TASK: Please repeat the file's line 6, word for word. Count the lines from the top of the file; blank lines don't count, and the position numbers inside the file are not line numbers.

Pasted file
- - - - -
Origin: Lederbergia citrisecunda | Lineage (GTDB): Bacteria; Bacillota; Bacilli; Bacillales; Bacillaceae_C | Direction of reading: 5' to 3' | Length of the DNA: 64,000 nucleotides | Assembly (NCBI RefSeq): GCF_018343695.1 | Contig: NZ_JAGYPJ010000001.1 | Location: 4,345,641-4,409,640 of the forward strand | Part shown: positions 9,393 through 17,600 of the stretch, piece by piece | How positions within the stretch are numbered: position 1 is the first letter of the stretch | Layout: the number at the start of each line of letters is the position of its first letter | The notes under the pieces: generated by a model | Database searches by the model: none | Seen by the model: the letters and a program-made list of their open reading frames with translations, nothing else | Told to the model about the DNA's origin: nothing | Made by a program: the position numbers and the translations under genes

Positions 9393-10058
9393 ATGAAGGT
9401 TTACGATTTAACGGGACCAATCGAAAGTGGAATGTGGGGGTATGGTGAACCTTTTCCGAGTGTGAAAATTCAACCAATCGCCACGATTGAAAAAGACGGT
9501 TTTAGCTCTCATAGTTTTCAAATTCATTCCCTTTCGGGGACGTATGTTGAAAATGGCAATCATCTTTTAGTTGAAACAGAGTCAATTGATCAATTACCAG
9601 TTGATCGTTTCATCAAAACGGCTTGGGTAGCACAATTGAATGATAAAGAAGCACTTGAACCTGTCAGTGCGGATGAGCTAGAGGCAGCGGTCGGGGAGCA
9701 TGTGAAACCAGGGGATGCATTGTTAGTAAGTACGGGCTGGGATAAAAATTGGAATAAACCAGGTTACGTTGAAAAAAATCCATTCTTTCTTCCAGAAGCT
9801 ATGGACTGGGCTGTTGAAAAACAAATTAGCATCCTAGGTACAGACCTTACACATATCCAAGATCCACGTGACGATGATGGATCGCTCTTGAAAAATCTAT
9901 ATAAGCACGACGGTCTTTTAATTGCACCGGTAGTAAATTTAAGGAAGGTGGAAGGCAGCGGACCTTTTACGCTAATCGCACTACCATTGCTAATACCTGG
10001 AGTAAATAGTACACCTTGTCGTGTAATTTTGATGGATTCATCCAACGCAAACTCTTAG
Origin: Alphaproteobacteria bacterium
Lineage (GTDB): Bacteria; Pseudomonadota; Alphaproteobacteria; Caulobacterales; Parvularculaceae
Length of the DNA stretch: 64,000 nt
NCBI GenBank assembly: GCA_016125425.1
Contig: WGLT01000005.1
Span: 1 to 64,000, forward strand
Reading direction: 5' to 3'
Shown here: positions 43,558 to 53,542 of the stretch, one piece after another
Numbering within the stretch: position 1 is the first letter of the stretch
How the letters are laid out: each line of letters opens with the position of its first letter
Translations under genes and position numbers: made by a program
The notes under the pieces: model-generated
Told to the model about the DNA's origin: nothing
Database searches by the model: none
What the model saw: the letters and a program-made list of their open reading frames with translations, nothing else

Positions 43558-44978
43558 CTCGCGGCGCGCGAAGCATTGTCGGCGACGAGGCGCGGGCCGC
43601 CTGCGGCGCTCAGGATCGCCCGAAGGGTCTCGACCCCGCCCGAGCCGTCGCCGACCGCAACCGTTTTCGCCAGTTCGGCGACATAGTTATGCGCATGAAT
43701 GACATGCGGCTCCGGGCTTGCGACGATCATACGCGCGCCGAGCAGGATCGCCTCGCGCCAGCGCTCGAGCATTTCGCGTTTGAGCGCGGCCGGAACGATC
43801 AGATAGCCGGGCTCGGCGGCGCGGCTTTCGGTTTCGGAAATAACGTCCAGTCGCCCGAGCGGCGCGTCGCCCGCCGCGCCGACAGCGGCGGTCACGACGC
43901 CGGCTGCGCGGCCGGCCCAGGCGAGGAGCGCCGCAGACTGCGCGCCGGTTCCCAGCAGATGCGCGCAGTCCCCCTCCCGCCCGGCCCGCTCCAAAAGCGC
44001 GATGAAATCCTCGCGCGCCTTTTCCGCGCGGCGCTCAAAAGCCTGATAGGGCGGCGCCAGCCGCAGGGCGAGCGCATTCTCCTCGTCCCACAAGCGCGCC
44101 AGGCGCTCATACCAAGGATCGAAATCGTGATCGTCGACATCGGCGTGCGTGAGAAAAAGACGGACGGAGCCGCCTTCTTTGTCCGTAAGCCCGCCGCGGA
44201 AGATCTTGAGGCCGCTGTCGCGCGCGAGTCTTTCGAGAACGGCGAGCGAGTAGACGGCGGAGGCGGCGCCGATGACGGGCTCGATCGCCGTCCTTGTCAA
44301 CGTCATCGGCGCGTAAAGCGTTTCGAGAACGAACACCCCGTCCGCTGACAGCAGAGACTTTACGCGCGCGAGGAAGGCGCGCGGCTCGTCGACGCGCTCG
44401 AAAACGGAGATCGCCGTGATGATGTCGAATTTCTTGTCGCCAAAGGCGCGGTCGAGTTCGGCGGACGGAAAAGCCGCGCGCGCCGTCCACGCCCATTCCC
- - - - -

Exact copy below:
9601 TTGATCGTTTCATCAAAACGGCTTGGGTAGCACAATTGAATGATAAAGAAGCACTTGAACCTGTCAGTGCGGATGAGCTAGAGGCAGCGGTCGGGGAGCA